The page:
Zoning rules push up house prices

Zoning restrictions restricting the supply of land on property are adding hundreds of thousands of dollars to the price of houses.

Research from the Reserve Bank of Australia has found that zoning regulations are in effect a tax on new house-and-land packages.

In Sydney, zoning restrictions raised prices 73 per cent above the cost of supply adding an extra $489 000. 

In Melbourne, zoning restrictions raised the average price of detached houses by 69 per cent. In Brisbane, it was 42 per cent in Brisbane and in Perth 54 per cent.

“This difference represents what home owners need to pay for the right to have a dwelling at that location, or the cost of “administrative’ scarcity,”   RBA researchers Ross Kendall and Peter Tulip said. 

The costs, they say, are “induced by government determined scarcity.”

With demand rising, they note that the “effect of zoning has increased dramatically over the past two decades.” 

“We also note that physical land costs are higher in Australian cities (particularly Sydney) than overseas. So even if zoning restrictions were relaxed, housing in Australia would remain expensive relative to cities where zoning is permissive and land is less physically scarce,” they say.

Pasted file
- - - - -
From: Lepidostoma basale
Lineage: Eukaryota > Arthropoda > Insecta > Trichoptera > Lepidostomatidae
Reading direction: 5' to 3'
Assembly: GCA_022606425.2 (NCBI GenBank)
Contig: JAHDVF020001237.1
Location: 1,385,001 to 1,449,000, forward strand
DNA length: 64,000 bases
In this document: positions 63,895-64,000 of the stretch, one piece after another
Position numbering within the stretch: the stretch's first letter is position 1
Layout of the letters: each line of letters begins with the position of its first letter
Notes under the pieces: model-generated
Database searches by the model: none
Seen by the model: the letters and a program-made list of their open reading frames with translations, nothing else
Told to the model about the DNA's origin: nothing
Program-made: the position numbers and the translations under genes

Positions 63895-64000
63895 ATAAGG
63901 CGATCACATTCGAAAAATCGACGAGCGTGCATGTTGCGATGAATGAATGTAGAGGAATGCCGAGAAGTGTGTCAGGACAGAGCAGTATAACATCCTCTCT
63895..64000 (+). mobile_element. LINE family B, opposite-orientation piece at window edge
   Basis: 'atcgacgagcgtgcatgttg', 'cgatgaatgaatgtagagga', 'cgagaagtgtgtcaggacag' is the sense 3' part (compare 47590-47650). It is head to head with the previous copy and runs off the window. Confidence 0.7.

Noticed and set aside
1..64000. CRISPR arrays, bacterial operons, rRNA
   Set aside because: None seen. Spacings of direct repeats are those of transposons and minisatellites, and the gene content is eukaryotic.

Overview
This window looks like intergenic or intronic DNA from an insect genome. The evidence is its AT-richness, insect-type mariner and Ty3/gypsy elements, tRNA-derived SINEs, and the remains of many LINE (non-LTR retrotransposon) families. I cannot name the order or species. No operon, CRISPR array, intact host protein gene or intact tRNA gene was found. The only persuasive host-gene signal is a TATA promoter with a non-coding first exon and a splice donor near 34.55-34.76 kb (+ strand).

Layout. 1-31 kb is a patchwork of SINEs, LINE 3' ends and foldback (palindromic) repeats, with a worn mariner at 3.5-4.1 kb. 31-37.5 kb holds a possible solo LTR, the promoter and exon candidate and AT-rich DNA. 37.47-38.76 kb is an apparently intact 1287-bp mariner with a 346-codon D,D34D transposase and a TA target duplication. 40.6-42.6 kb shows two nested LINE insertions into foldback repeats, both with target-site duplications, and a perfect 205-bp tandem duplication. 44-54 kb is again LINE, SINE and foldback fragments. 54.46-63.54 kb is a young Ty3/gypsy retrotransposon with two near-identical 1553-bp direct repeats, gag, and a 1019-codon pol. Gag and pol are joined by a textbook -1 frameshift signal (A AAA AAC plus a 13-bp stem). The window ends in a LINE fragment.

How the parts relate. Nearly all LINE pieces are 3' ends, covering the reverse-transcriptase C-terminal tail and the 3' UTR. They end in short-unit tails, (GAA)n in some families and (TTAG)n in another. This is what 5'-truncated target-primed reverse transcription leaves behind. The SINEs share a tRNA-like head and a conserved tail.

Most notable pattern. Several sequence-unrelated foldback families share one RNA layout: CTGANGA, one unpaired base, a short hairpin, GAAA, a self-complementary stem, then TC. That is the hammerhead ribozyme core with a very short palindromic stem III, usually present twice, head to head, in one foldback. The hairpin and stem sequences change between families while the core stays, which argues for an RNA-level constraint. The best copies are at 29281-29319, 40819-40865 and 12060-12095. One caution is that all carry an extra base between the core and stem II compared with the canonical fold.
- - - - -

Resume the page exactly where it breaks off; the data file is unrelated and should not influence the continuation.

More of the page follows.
Their research suggests it’s only going to get worse.

“If housing demand continues to grow, as seems likely, then existing zoning restrictions will bind more tightly and place continuing upward pressure on housing prices,” they say.

What’s needed, according to the study, are policy changes that make zoning restrictions less binding.



An award winning author and journalist, commentator, lecturer, and speaker, Leon is a freelance business journalist who covers a range of areas including politics, strategy, globalization, leadership and all the big trends ahead. His main skill is summing up all the news that’s around. For the last 30 years, his main focus has been on management issues. He also produces two podcasts for RMIT University, Talking Business and Talking Technology. Leon has worked for Fairfax, News Limited, AAP and the Herald and Weekly Times.


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